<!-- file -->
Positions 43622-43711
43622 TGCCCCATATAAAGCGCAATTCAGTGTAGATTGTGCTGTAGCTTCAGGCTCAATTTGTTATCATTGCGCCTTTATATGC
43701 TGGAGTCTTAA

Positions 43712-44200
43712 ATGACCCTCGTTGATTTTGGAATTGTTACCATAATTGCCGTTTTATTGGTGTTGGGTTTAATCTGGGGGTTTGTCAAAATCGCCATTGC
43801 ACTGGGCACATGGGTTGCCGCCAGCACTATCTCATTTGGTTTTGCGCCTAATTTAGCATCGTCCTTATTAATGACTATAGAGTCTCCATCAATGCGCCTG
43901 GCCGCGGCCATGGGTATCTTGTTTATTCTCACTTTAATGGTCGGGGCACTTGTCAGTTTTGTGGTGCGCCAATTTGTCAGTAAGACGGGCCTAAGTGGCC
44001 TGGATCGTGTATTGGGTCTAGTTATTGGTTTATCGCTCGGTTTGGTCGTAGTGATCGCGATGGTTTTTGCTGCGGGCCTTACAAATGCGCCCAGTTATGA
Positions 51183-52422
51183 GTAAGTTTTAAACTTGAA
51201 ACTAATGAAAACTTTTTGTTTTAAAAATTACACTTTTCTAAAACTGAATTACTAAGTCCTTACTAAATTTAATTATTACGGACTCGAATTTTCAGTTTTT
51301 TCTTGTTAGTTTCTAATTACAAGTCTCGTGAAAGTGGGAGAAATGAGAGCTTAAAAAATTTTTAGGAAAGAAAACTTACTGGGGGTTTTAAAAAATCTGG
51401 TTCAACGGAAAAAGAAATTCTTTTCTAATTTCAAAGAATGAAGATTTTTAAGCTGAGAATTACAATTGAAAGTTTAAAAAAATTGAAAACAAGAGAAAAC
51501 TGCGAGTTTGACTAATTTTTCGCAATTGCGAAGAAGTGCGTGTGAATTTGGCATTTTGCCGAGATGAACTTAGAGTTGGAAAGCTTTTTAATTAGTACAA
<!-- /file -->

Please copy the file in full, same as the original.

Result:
Positions 43622-43711
43622 TGCCCCATATAAAGCGCAATTCAGTGTAGATTGTGCTGTAGCTTCAGGCTCAATTTGTTATCATTGCGCCTTTATATGC
43701 TGGAGTCTTAA

Positions 43712-44200
43712 ATGACCCTCGTTGATTTTGGAATTGTTACCATAATTGCCGTTTTATTGGTGTTGGGTTTAATCTGGGGGTTTGTCAAAATCGCCATTGC
43801 ACTGGGCACATGGGTTGCCGCCAGCACTATCTCATTTGGTTTTGCGCCTAATTTAGCATCGTCCTTATTAATGACTATAGAGTCTCCATCAATGCGCCTG
43901 GCCGCGGCCATGGGTATCTTGTTTATTCTCACTTTAATGGTCGGGGCACTTGTCAGTTTTGTGGTGCGCCAATTTGTCAGTAAGACGGGCCTAAGTGGCC
44001 TGGATCGTGTATTGGGTCTAGTTATTGGTTTATCGCTCGGTTTGGTCGTAGTGATCGCGATGGTTTTTGCTGCGGGCCTTACAAATGCGCCCAGTTATGA
Positions 51183-52422
51183 GTAAGTTTTAAACTTGAA
51201 ACTAATGAAAACTTTTTGTTTTAAAAATTACACTTTTCTAAAACTGAATTACTAAGTCCTTACTAAATTTAATTATTACGGACTCGAATTTTCAGTTTTT
51301 TCTTGTTAGTTTCTAATTACAAGTCTCGTGAAAGTGGGAGAAATGAGAGCTTAAAAAATTTTTAGGAAAGAAAACTTACTGGGGGTTTTAAAAAATCTGG
51401 TTCAACGGAAAAAGAAATTCTTTTCTAATTTCAAAGAATGAAGATTTTTAAGCTGAGAATTACAATTGAAAGTTTAAAAAAATTGAAAACAAGAGAAAAC
51501 TGCGAGTTTGACTAATTTTTCGCAATTGCGAAGAAGTGCGTGTGAATTTGGCATTTTGCCGAGATGAACTTAGAGTTGGAAAGCTTTTTAATTAGTACAA